While all the legal issues have yet to be sorted out, the tendency of federal courts in the border wall controversy is to validate the concentration of greater powers in the executive branch of government. This means an appointed official, with the wink of Congress, can sidestep decades of laws approved by elected representatives. The battle over the border wall has huge implications for the nature of governance in the United States.

Other litigation underway in Texas pits individual property holders against DHS. Currently, Texas Legal Aid is defending 10 cases pursued by the federal government against landowners upset at the expropriation of their properties for the wall. The DHS has acted in a "very heavy-handed way toward landowners in south Texas," charged Texas Legal Aid attorney Jerry Wesevich. "We’re going be sure that the federal government follows every federal rule, period."

Jay J. Johnson Castro Sr., who runs a bed-and-breakfast in the Texas border town of Del Rio, was "shocked and appalled" when he heard about the planned walling of his beloved borderlands. He noted that neighbors from Del Rio and Ciudad Acuna get along just fine. A Vietnam-era military veteran, Johnson added that his 84-year-old mother, who worked as a shipyard riveter during World War II, was likewise disturbed by the direction of the political drift in the United States that the wall signifies.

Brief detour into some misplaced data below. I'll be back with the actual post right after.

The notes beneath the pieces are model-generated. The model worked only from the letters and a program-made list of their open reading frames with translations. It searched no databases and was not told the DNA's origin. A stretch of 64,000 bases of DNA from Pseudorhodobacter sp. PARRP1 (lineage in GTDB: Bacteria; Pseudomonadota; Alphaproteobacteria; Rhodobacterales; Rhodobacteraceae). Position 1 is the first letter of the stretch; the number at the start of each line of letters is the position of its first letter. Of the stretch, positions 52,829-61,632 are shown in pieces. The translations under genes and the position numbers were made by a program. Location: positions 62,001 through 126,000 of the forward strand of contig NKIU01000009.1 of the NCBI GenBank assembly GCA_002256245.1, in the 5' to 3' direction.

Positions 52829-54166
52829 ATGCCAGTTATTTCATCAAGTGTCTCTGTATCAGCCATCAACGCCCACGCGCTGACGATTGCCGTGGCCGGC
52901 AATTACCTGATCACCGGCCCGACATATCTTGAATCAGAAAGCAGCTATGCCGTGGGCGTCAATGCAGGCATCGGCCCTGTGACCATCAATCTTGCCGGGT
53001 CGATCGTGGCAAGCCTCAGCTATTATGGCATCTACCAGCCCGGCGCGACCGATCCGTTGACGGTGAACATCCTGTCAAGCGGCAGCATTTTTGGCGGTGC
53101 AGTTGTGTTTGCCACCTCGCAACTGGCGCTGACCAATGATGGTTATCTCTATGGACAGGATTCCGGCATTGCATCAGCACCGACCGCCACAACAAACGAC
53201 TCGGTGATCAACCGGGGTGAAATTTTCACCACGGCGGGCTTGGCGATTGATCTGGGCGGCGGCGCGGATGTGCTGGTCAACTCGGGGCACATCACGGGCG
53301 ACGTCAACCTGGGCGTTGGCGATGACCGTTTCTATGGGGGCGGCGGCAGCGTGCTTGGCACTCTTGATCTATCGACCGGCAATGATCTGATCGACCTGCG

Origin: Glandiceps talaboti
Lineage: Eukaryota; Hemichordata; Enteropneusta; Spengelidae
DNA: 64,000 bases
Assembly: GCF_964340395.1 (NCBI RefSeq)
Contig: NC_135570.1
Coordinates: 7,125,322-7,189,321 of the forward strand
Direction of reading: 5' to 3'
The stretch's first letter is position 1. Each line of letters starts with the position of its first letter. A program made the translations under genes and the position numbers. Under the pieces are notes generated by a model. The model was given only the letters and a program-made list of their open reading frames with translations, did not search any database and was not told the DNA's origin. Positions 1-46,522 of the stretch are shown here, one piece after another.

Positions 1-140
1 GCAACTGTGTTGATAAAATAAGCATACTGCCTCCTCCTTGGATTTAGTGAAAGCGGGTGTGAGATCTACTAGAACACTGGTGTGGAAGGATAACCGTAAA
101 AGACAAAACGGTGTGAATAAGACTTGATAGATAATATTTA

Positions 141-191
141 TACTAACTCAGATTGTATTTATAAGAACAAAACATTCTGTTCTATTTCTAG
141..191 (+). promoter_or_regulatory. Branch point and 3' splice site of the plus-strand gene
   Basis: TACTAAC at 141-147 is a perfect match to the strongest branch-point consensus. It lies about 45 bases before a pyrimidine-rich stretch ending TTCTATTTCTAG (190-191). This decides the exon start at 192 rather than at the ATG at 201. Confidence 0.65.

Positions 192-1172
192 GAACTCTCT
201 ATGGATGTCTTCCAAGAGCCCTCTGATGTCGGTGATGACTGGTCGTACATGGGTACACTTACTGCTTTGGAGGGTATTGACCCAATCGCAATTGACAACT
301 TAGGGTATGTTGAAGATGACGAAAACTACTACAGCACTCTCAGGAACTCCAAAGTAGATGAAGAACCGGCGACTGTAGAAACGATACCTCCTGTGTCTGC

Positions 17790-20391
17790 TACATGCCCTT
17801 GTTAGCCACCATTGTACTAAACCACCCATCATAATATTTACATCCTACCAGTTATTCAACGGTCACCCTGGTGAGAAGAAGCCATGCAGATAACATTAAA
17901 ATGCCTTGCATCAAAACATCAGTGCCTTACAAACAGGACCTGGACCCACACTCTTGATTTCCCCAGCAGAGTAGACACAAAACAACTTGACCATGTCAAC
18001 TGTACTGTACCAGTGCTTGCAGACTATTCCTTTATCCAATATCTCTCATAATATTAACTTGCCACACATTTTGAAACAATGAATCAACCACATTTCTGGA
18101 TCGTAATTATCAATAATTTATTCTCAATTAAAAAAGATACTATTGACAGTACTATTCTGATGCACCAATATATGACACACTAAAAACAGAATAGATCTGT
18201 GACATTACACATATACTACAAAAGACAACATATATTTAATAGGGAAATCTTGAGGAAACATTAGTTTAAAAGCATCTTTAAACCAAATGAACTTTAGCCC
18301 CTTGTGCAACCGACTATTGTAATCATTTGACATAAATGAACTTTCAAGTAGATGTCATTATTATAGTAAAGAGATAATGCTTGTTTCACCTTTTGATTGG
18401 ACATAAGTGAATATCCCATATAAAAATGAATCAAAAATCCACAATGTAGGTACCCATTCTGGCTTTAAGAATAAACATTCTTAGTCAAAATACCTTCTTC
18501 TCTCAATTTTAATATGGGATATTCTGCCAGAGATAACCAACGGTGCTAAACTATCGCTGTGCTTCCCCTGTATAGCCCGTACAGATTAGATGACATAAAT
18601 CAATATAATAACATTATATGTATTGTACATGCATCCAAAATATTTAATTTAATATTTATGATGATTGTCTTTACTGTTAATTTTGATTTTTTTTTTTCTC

Deciding he could not silently watch the wall go up in his front yard, Johnson helped found the non-governmental group Border Ambassadors and began walking along the border to protest the project in 2006. To the outspoken activist, the wall represents an imposed monument to division between North and South.

In Mexico and Latin America, the wall is viewed as a symbol of racism, xenophobia, and militarism. Critics such as New Mexico scholar Felipe Ortego y Gasca have compared the Bush administration’s wall to the historic failures of the Great Wall of China, the Maginot Line, and the Berlin Wall.

All Against the Wall

If it is finished as laid out in the 2006 Secure Fence Act, a law sponsored by New York Republican Rep. Peter King, the border wall will consist of a series of sectional barriers ranging from 18-foot walls to smaller fences, depending on the location. The U.S. Congressional Research Service estimates the fencing could cost upward of $49 billion to build and maintain, but in a letter to Secretary Chertoff earlier this year, Texas state Sen. Eliot Shapleigh (D-El Paso), a prominent wall critic, said land buy-outs and other expenses are likely to push the total cost of the project higher.

Actual construction of the fencing has been outsourced to a consortium of privately-owned companies led by Boeing.

On the U.S. side of the border, local governments, elected officials, civil society organizations, indigenous communities, and private individuals oppose the wall on multiple grounds. Environmental organizations like the Sierra Club claim the wall will interfere with animal habitat, disrupt migratory wildlife patterns, and alter fragile ecosystems. For indigenous peoples like the Ysleta del Sur Pueblo of Texas, the wall is an intrusion on land used for sacred rituals.